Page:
Last week at the Data School, the intensity had definitely stepped up. Where we would normally create a viz every week, we were each creating and presenting one every day.
Each afternoon we are given a dataset and free reign to create whatever we like including adding in extra data (you do this at your peril when you consider the extra time limit!).
I have found over the last couple of weeks that I’ve started flexing my creative muscles a bit more and with more use, I feel they are really starting to come into their own.
Monday’s data was from the CPSCs Injury Surveillance System (a national probability sample of US hospitals, link: http://www.cpsc.gov/en/Research–Statistics/Injury-Statistics/).
After having a feel for the data by creating a few quick simple bar charts I found what was chosen initially as a fun dataset on wall-punchers and other silly injuries actually contained so much more that was certainly not as light-hearted. By far the age group most likely to be injured were children under 5, especially infants. The body part most likely to be injured was their head. Not so light-hearted anymore. This left me torn as to what I wanted to focus on within the dataset.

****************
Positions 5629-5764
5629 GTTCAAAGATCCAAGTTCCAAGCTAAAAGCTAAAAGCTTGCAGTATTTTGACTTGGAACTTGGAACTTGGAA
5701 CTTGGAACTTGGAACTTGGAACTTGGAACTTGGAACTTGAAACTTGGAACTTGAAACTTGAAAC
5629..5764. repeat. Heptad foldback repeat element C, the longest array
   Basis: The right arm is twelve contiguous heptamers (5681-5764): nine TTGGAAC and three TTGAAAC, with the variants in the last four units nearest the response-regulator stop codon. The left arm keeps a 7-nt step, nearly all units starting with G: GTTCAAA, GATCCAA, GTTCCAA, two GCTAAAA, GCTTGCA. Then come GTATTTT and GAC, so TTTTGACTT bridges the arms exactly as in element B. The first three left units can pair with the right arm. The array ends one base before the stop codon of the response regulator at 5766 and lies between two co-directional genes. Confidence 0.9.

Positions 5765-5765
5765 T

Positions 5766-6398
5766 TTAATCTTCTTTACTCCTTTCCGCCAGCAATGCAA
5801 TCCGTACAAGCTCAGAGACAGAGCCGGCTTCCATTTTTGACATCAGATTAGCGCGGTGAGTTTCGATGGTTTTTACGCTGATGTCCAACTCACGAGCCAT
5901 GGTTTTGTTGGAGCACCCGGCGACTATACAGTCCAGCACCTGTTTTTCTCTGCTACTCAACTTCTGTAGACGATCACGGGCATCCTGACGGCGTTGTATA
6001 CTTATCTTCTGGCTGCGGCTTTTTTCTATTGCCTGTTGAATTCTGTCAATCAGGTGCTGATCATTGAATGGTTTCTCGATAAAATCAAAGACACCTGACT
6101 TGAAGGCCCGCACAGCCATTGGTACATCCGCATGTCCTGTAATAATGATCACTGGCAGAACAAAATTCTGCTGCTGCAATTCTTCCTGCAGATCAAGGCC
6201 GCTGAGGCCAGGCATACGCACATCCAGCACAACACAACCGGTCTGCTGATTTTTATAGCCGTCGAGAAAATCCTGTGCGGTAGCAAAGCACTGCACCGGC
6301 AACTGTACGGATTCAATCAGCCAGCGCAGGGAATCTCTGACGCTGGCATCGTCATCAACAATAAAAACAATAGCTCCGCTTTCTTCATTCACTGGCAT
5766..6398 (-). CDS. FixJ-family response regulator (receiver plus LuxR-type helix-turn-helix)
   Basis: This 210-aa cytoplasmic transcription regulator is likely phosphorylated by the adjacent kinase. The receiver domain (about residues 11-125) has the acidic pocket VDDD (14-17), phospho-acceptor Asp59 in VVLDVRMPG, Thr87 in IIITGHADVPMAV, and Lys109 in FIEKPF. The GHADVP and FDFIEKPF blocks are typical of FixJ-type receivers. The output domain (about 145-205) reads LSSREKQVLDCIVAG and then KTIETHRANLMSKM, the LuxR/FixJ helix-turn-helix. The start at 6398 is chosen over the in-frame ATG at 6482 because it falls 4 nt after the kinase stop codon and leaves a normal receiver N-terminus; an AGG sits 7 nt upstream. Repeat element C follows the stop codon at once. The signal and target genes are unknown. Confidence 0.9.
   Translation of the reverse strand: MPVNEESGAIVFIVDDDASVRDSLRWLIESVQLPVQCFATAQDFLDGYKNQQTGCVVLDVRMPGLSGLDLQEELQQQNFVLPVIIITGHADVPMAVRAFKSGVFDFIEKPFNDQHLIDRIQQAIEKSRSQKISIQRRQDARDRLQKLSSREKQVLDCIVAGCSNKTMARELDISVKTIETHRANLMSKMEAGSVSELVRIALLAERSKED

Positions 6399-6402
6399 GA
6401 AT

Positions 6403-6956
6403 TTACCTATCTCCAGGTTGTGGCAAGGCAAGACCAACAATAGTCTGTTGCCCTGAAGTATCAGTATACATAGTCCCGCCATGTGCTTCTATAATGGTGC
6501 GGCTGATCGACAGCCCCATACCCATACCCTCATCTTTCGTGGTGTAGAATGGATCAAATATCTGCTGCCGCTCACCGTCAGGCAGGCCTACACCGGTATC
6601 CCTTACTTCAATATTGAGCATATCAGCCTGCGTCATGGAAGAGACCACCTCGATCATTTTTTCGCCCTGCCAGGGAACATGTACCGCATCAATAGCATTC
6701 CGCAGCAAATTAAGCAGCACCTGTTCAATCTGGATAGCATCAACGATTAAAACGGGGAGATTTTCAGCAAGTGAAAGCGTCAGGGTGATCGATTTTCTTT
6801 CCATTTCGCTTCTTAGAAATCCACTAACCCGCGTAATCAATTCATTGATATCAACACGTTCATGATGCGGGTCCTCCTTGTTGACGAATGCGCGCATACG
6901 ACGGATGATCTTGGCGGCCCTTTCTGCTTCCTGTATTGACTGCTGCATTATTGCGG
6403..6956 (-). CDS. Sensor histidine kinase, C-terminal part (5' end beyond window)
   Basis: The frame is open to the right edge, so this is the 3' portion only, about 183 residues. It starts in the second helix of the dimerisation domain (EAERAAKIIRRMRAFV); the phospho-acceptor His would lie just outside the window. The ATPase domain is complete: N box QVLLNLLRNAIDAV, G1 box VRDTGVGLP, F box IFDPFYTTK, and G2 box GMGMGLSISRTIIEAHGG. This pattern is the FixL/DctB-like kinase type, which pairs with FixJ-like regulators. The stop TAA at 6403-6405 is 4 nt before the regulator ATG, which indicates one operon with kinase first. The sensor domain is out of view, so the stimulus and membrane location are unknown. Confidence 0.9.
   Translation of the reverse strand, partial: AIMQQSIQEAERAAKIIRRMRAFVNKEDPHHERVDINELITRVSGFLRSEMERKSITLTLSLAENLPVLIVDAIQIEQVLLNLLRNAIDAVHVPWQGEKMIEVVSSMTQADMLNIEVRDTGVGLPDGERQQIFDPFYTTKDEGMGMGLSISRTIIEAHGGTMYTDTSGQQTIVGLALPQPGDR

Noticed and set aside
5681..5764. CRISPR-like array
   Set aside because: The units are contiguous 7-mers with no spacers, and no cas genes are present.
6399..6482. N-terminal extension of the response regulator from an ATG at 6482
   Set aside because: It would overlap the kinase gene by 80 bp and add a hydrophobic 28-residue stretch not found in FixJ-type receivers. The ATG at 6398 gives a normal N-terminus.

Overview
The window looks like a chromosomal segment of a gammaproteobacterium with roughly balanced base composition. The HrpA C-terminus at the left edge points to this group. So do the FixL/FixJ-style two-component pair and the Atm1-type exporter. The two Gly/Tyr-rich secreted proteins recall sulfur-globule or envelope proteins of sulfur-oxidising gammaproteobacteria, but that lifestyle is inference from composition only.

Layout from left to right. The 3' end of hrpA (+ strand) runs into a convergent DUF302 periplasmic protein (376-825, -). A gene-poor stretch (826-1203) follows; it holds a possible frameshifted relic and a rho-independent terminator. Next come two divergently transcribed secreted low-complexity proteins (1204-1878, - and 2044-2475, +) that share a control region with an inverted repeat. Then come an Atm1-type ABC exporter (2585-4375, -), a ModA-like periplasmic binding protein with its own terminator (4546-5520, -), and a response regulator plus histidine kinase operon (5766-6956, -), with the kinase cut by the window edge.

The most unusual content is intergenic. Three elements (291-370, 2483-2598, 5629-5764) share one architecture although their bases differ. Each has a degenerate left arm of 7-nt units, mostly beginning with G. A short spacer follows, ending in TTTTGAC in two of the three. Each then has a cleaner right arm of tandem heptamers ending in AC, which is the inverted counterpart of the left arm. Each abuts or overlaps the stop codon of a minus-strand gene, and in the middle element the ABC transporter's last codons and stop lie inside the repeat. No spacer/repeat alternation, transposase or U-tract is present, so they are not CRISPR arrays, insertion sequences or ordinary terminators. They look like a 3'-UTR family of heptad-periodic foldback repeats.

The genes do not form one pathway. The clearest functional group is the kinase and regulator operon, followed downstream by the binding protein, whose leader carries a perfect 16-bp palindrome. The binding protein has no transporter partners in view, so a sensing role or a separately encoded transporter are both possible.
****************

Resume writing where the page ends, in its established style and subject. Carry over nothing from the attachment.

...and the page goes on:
The data itself looked like this:
For me, the most interesting aspect of the data was immediately the rich text data under the column name ‘Narrative’ where presumably hospital staff type in a quick description of each hospital visit with quite a bit of detail. As a result, I made the narrative the main star of my viz by creating a search engine that can search for one or two specific words or phrases within the narrative. The results come up on a floating image that looks like a medical clipboard and the results can be further filtered based on sex, age range, disposition (whether they were treated, kept for observation etc) . The final results are then broken down visually and simply by sex, age, body part affected and diagnosis in some bar charts. These are arranged as if in a notebook. This way, it is entirely up to the viewer to decide what kind of injuries they are interested in, whether it be morbid or amusing.
Overall I’m happy with this visualization, the only issue is that doing a search takes quite a long time as Tableau is doing a long laborious text search of every single word in the Narrative column and though it’s using a Tableau extract, this hasn’t sped the search up by much. I also removed any unnecessary fields in Alteryx beforehand so apart from that.
If you have some ideas to increase the load speed then please do put it in the comments!